wherein the first server continually changes the running message digest as messages are sent through the SSL session, and wherein the first server publishes updates to the running message digest to the database;
a receiving mechanism configured to receive a message from the client at a second server which identifies the SSL session between the client and the first server, wherein the first message includes the SSL session identifier, and wherein the second server contains different content and performs different functions from the first server;
a determination mechanism configured to determine that an SSL session corresponding to the received session identifier is not configured on the second server;
a query mechanism configured to query the database with the received SSL session identifier;
a retrieving mechanism configured to retrieve from the database the SSL session state information which corresponds to the received SSL session identifier and which is published by the first server;
a second establishment mechanism configured to establish an SSL session between the client and the second server with the same SSL session identifier based on the retrieved SSL session state information; and
a sending mechanism configured to use the running message digest to send a second message from the second server to the client through the SSL session without establishing a separate SSL session between the client and the second server.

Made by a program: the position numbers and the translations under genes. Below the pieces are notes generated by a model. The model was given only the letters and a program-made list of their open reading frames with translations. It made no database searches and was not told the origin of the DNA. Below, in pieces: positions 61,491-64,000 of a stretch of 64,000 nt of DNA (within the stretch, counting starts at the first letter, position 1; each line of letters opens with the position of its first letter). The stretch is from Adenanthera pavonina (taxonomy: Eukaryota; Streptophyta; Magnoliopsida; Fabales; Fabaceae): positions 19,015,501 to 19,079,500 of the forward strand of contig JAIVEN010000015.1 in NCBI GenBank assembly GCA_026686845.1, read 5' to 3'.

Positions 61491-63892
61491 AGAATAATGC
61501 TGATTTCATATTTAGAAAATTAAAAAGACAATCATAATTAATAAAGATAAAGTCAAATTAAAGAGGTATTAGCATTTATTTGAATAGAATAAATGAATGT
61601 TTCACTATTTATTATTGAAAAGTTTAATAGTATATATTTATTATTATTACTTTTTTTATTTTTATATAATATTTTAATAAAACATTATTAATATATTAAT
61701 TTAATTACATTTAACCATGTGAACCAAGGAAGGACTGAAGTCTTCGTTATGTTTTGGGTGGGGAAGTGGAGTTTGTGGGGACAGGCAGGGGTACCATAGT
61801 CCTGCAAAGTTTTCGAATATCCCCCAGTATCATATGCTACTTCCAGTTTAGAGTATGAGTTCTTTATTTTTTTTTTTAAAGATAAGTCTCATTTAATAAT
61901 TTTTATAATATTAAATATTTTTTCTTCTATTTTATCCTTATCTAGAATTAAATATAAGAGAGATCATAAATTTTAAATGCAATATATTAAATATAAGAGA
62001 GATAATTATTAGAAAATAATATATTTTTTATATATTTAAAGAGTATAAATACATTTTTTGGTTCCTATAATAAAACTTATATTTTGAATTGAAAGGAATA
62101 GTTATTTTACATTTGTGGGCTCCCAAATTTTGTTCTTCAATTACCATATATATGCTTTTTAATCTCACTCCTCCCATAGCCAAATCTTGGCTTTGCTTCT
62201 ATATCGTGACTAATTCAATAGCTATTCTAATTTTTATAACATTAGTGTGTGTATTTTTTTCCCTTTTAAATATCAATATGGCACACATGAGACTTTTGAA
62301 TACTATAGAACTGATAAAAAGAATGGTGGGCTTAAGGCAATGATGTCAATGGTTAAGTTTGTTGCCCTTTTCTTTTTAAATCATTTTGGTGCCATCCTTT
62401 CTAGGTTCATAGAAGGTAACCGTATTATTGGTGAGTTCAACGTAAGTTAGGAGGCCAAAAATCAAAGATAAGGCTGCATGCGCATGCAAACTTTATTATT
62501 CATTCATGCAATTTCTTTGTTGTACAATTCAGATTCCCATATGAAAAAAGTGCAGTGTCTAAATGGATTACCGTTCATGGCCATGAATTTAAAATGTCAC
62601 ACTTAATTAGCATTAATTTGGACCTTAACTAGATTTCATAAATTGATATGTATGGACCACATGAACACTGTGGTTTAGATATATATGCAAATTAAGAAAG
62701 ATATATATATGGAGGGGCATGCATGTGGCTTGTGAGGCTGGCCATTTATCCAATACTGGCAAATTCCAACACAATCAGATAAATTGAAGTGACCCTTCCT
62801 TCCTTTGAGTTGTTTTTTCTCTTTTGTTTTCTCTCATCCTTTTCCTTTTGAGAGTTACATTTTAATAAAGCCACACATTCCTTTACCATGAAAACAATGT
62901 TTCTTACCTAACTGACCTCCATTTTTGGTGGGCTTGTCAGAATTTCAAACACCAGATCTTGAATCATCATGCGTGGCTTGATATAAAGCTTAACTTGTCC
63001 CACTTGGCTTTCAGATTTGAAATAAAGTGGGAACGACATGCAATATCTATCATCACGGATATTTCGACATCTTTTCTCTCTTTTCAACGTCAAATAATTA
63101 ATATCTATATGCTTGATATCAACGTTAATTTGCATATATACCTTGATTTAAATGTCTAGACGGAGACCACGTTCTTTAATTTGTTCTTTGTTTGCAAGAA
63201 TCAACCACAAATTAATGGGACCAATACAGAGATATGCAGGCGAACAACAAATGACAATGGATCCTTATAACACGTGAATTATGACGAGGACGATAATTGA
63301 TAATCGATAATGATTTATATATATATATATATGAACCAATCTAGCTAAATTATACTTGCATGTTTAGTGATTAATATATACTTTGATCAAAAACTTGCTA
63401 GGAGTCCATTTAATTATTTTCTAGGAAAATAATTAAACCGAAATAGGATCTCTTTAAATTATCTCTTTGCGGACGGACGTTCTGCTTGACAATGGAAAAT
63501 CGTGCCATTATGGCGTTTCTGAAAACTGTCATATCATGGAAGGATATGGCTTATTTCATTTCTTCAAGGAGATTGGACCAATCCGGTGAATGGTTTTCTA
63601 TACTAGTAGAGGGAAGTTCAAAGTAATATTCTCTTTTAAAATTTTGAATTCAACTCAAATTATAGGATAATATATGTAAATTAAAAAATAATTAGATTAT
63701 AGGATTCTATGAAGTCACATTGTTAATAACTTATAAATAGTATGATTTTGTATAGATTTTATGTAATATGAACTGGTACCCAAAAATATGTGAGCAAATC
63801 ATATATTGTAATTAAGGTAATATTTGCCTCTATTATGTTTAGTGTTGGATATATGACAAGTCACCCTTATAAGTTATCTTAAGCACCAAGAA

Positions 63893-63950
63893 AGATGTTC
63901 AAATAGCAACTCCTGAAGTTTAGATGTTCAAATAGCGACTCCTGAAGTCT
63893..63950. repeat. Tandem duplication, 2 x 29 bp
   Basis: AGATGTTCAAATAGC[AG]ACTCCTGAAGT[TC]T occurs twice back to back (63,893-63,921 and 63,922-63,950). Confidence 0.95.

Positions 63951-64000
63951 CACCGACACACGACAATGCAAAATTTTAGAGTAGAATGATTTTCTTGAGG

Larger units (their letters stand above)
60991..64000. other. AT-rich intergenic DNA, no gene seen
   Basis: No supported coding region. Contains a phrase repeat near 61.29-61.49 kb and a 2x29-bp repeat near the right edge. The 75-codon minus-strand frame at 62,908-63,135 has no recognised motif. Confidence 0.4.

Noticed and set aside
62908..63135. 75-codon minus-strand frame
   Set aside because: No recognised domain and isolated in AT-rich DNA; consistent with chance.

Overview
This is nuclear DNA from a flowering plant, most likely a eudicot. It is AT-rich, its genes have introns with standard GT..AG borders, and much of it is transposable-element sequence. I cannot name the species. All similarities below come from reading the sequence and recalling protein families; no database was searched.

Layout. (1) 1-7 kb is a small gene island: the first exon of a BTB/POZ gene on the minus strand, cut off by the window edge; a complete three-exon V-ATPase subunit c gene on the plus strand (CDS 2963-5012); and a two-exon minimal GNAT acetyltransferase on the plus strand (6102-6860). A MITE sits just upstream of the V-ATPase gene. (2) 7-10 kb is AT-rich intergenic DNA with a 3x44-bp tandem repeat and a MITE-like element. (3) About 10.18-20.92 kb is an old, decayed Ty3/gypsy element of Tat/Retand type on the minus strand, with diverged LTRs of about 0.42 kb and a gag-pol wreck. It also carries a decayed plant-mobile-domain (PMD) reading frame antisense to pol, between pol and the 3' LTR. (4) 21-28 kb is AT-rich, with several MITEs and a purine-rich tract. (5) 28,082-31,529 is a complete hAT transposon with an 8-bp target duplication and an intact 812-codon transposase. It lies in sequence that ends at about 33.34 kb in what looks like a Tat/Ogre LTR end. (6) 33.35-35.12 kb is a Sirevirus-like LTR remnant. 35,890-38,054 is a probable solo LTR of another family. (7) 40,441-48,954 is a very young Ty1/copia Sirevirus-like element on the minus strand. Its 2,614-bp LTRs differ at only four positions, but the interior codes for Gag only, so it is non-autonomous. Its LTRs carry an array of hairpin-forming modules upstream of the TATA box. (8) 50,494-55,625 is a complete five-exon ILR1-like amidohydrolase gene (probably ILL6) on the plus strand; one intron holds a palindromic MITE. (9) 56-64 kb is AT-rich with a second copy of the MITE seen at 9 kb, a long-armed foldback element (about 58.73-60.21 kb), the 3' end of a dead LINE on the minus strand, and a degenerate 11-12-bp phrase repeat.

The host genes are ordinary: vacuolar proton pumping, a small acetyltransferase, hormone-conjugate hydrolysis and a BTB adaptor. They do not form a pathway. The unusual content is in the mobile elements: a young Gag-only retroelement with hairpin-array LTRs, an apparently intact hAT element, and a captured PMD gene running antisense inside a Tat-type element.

6. The apparatus of claim 5, wherein the retrieving mechanism is configured to authenticate and authorize the first server prior to retrieving the running message digest.
Description
BACKGROUND

1. Field of the Invention

The present invention relates to connections between computer systems established across computer networks. More specifically, the present invention relates to a method and an apparatus for sharing a single secure connection with a client computer system between multiple servers, so that each of the multiple servers does not have to separately establish a secure connection with the client computing system.

2. Related Art

The advent of computer networks has led to an explosion in the development of applications that facilitate rapid communication of information between computer systems.

One problem with sending information across computer networks is that it is hard to ensure that sensitive information is kept confidential. This is because a message containing sensitive information can potentially traverse many different computer networks, and many different computer systems, before it arrives at its ultimate destination. An adversary can potentially intercept a message at any of these intermediate points along the way.

One way to remedy this problem is to “encrypt” sensitive data using an encryption key so that only someone who possesses a corresponding decryption key can decrypt the data. (Note that for commonly used symmetric encryption mechanisms the encryption key and the decryption key are the same key.) For example, a person sending sensitive data across a computer network can encrypt the sensitive data using the encryption key before it is sent across a computer network. At the other end, a recipient of the data can use the corresponding decryption key to decrypt the data.